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Polls are king in U.S., while in Canada they're derided: Grenier

'In the U.S., everyone seems to be celebrating the rise of the data wonk, yet in Canada, polling failures [are] pushing [the] opposite way. Polling aggregators have stunk in Canada [because] of bad polls from which to aggregate. Puts wind in [the] sails of chitchat pundits,' says Kevin Milligan.

The Hill Times photograph by Jake Wright
Polling world: Meanwhile, in Canada, polling has been going through one of its darkest periods in recent memory. First there was the missed call in Alberta, when the Progressive Conservatives romped to a landslide majority victory instead of the defeat at the hands of the upstart Wildrose that was supposed to happen. In Quebec, the polls suggested that the only question going into voting day was whether the Parti Québécois would win a majority or not. Instead, Jean Charest’s Liberals lost power by only four seats. And then there was British Columbia, where polls conducted the day before the vote still gave the New Democrats an insurmountable lead—and subsequent analysis showed that adjustments for turnout would have only done away with some of the error.

 

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Polls are king in U.S., while in Canada they're derided: Grenier

'In the U.S., everyone seems to be celebrating the rise of the data wonk, yet in Canada, polling failures [are] pushing [the] opposite way. Polling aggregators have stunk in Canada [because] of bad polls from which to aggregate. Puts wind in [the] sails of chitchat pundits,' says Kevin Milligan.

The Hill Times photograph by Jake Wright
Polling world: Meanwhile, in Canada, polling has been going through one of its darkest periods in recent memory. First there was the missed call in Alberta, when the Progressive Conservatives romped to a landslide majority victory instead of the defeat at the hands of the upstart Wildrose that was supposed to happen. In Quebec, the polls suggested that the only question going into voting day was whether the Parti Québécois would win a majority or not. Instead, Jean Charest’s Liberals lost power by only four seats. And then there was British Columbia, where polls conducted the day before the vote still gave the New Democrats an insurmountable lead—and subsequent analysis showed that adjustments for turnout would have only done away with some of the error.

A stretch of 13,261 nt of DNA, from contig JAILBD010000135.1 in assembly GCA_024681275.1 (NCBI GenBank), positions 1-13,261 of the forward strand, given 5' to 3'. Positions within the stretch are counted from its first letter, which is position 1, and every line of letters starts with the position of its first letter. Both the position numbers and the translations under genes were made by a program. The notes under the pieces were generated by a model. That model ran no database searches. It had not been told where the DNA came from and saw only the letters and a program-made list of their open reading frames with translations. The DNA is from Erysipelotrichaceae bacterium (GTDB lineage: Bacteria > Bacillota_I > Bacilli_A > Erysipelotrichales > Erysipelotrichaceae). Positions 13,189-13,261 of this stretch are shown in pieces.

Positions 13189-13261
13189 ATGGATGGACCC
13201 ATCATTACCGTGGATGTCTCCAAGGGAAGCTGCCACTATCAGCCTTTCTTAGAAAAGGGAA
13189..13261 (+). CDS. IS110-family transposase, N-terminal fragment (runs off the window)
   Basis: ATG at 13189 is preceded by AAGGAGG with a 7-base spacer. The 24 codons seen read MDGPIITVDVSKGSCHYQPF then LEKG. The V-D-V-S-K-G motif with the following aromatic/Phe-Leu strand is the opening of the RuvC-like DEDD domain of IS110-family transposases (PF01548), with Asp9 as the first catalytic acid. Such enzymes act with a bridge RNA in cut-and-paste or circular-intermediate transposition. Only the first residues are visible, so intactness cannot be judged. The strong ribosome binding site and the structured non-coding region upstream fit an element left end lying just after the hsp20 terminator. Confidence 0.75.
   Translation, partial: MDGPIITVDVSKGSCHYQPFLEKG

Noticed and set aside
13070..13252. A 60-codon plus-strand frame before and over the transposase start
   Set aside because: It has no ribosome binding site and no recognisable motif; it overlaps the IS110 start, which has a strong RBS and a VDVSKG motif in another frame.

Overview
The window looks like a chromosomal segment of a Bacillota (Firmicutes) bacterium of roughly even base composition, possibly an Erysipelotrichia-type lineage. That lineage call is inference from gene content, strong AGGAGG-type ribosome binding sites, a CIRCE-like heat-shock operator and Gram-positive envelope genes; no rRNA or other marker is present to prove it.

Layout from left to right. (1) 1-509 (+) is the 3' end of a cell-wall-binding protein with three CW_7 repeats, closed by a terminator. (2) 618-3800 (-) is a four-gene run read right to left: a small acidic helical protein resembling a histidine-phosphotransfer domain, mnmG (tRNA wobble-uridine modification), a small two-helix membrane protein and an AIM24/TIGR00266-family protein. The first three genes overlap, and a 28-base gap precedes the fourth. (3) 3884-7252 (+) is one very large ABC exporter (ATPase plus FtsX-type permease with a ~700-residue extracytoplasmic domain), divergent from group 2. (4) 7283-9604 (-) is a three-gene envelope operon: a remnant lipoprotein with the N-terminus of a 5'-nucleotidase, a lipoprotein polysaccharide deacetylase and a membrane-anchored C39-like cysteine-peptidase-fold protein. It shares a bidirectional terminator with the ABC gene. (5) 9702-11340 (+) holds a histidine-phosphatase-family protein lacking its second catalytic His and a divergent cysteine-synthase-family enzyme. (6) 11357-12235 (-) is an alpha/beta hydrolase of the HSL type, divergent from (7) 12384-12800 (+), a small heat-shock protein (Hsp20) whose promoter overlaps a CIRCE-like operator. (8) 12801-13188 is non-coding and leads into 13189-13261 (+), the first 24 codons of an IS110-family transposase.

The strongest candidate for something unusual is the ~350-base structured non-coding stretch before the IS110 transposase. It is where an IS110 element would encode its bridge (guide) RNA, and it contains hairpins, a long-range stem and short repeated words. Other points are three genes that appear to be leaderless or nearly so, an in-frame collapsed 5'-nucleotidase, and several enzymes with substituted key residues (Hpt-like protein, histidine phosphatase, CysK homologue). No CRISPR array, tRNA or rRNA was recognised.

Parliamentary Calendar
Thursday, August 21, 2014
HILL LIFE & PEOPLE SLIDESHOWS
Remembering Devon Jacobs Aug. 19, 2014

The Hill Times photo by Jake Wright

Devon Jacobs, right, with Monte Solberg and Jim Armour at the 2012 Manning Networking Conference.

The Hill Times photograph by Jake Wright

Devon Jacobs with Liberal MP Scott Simms.

The Hill Times photograph by Jake Wright

Devon Jacobs with former colleague Jim Patrick, Liberal Leader Justin Trudeau and Liberal MP Mauril Belanger at the 2013 all-party party.

The Hill Times photograph by Jake Wright

Devon Jacobs, centre, with Conservative MPs (from left) Susan Truppe, Colin Carrie, Ted Opitz, Lynne Yelich and Eve Adams.

MICHAEL DE ADDER'S TAKE